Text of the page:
Don Quixote

November 6, 2008 at 8:41 pm | Posted in Ballet Review, Show Review | Leave a comment
Tags: , , , , , , , , , , , , ,

I went to the opening night of Royal New Zealand Ballet’s new production of Don Quixote at the St. James, in Wellington. Warning: plot revealed.

Oct 31, 2008 by Show_Hanger

This re-working of the Don Quixote story is as much about creating a new perspective on a traditional story as celebrating a Sir Jon Trimmer’s 50th year with the Royal New Zealand Ballet. At 69, Sir Jon no longer dances the vigourous roles he took on earlier in his career, instead he has matured into a fine stage actor. So the role of the aging, and sometimes confused, Don is a perfect vehicle for his talents. Gary Harris has, I am told, for I have not seen the classic Russian version, utilised the original Petipa choreography in a new light, that makes the Don less of a 2-dimensional character. Adrian Burnett was the choreographer for this production.

Act I opens with the Don in bed surrounded by his books and visited by his nephew – Sancho, danced by Matthew Braun. The Don decides that he will have one last adventure and takes one of his journals with him to guide them on their journey, and takes a hefty bag of money to pay the way. The Don and Sancho have an english air to them – the Don is World War II British pilot’s leather flying helmut and sheep skin jacket, Sancho in a set of tweeds. The two of them end-up in a mediterranean village where we are introduced to the other main characters: Gamache and Mercedes; Basilio and Kitri.

The set for the village is wonderful, with a major surprise for me: the floor was a creamy colour – rather than the usual black. It made the set very bright and enhanced the mediterranean feel.

Kitri is ably danced by Yu Takayama: her grand jetes and sissones were superb. Basilio – Kitri’s future husband – is danced by Marc Cassidy. The villian – Gamache – is able danced by Paul Mathews. His principle moll – Mercedes – is danced by Abigail Boyle.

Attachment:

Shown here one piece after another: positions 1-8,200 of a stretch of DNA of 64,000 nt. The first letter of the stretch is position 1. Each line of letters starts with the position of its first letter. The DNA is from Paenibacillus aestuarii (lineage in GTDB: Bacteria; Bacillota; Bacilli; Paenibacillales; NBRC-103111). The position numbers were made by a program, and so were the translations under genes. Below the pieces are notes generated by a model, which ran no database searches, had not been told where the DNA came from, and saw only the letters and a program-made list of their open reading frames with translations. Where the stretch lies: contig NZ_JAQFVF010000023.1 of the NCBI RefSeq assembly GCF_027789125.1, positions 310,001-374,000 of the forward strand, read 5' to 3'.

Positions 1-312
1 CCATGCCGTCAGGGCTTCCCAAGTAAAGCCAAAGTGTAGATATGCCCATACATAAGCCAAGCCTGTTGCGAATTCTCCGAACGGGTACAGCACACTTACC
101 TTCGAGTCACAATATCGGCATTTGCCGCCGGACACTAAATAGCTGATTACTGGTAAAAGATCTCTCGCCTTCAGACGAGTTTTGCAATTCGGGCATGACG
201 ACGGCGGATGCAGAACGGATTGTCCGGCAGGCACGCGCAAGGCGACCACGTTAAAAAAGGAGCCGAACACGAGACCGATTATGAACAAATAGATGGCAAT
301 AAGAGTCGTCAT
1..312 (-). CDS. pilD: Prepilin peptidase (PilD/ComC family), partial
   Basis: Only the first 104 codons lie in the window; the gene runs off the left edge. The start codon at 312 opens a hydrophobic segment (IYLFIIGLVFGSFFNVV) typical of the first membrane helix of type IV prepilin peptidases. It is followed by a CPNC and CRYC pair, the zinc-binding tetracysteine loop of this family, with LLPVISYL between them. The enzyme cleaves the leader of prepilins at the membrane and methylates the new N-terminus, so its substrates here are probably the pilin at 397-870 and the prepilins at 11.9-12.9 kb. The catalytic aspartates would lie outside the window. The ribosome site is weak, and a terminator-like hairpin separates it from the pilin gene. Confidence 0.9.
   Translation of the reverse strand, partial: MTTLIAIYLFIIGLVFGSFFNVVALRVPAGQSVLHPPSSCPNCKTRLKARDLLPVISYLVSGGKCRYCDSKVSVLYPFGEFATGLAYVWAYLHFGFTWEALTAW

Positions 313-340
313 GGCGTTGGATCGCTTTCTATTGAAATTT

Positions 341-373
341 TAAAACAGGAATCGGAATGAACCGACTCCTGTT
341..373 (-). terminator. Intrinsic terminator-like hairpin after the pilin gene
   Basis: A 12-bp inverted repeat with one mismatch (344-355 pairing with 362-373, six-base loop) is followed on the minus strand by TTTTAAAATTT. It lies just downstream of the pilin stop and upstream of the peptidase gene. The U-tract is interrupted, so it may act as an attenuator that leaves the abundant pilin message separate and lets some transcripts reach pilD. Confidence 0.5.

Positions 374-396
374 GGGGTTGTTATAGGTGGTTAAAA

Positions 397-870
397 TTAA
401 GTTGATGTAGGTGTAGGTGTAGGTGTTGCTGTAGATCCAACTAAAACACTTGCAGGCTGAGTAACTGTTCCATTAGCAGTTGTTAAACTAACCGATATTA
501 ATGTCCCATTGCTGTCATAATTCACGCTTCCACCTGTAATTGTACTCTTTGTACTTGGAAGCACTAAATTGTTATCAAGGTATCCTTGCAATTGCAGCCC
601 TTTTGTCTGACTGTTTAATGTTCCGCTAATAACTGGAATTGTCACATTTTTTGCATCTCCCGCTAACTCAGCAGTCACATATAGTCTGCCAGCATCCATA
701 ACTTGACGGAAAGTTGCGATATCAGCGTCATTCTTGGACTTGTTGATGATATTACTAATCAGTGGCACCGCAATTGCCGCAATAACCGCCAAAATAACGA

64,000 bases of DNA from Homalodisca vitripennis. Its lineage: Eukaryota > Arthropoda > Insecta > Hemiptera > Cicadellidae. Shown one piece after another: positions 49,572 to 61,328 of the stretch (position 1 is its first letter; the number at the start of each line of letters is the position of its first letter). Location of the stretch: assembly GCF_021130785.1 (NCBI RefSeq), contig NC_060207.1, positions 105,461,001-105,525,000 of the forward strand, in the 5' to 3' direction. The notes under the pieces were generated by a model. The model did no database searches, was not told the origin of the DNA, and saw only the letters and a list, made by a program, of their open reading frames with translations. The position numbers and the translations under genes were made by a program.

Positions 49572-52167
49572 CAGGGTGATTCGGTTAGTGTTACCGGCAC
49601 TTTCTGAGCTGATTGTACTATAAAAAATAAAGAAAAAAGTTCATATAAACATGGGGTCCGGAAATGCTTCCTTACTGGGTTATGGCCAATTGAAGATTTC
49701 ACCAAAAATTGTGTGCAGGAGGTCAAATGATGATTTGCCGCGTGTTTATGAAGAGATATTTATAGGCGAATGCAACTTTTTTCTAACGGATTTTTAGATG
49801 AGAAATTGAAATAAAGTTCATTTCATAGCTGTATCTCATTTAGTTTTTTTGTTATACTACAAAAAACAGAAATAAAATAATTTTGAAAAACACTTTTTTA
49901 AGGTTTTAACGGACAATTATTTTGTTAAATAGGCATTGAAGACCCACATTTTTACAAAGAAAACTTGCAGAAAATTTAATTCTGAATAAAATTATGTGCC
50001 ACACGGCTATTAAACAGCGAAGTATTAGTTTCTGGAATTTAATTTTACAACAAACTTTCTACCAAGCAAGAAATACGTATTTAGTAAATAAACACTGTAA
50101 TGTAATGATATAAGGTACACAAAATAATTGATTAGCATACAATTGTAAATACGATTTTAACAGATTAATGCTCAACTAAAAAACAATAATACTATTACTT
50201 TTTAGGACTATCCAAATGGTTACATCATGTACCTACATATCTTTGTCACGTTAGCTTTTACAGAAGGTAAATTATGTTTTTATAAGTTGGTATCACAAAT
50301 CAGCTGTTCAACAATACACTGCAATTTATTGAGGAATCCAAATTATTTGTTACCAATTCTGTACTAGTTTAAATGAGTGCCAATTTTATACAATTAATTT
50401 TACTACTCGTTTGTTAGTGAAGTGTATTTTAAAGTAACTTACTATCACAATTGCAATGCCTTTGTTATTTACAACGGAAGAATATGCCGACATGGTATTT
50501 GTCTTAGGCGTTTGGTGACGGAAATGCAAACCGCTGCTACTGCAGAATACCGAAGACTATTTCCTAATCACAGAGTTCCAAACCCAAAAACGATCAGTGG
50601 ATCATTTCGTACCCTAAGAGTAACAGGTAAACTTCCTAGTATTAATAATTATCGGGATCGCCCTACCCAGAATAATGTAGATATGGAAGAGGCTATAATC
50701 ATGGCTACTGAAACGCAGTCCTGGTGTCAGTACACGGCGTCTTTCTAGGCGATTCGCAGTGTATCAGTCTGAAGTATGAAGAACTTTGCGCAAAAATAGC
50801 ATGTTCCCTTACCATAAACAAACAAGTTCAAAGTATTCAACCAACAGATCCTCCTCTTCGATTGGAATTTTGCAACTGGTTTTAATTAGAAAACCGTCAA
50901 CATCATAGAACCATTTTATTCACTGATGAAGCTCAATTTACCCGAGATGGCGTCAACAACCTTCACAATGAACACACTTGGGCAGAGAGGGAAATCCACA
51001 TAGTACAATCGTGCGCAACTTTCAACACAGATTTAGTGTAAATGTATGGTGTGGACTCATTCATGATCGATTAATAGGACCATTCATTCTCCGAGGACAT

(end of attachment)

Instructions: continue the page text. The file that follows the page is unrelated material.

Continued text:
Act II sees: Kitri and Basilio run off into the woods, and encounter some gypsies; the Don and Sancha have a violent encounter with the same gypsies in the same woods – resulting in the Don having a dream sequence; Gamache successfulled steals the Don’s money.

The gypsy dance sequences shows – for me – how far the Company has come in the 6 years that I have been attending their performances. The dancing is energetic and passionate – without loosing musicality or technique. The number of male dancers has increased, so that of the large number of gypsies, half were male – rather than a token sprinkling.

The dream sequence showed all the hallmarks of a Petipa piece – ballerinas: in white tutus, in small groups and long diagonal lines, in formations blocking a man’s path. And was executed superbly. Meddhi Angot as Cubid was wonderful – powerful jumps and leaps: best russian (scissor leap) I have ever seen!

In Act III, the Don and Sancha catch up with Gamache and recover the money and through an act of great generosity Basilio and Kitri are married. The drunken Gamache – trying to drink his way through the Don’s money – sequnce could double as a homage to John Cleese. Basilio and Kitri’s pas de deux was well executed with some chemistry. Another obvious Petipa touch was Kitri’s fouettes of joy – I counted 31!

There were some first night nerves, the most memerable was Kitri dropping her fan just before commensing her fan dance at the wedding! the most unsettling was the slightly late start.

There are some hummerous moments and some very busy moments. Gamache is introduced walking his little dog – a Weta Workshops creation. It was a real hit with the audience and hopefuully will get roles in the Company’s future productions – like The Wedding. Many of the village sequences were very ‘busy’ – in some way they were more like movie sequences – and at times distracted from the dancing.

0.3

Advertisements

Leave a Comment »

RSS feed for comments on this post. TrackBack URI

Leave a Reply

Fill in your details below or click an icon to log in:

WordPress.com Logo

You are commenting using your WordPress.com account. Log Out / Change )

Twitter picture

You are commenting using your Twitter account. Log Out / Change )

Facebook photo

You are commenting using your Facebook account. Log Out / Change )

Google+ photo

You are commenting using your Google+ account. Log Out / Change )

Connecting to %s

Create a free website or blog at WordPress.com.
Entries and comments feeds.

%d bloggers like this: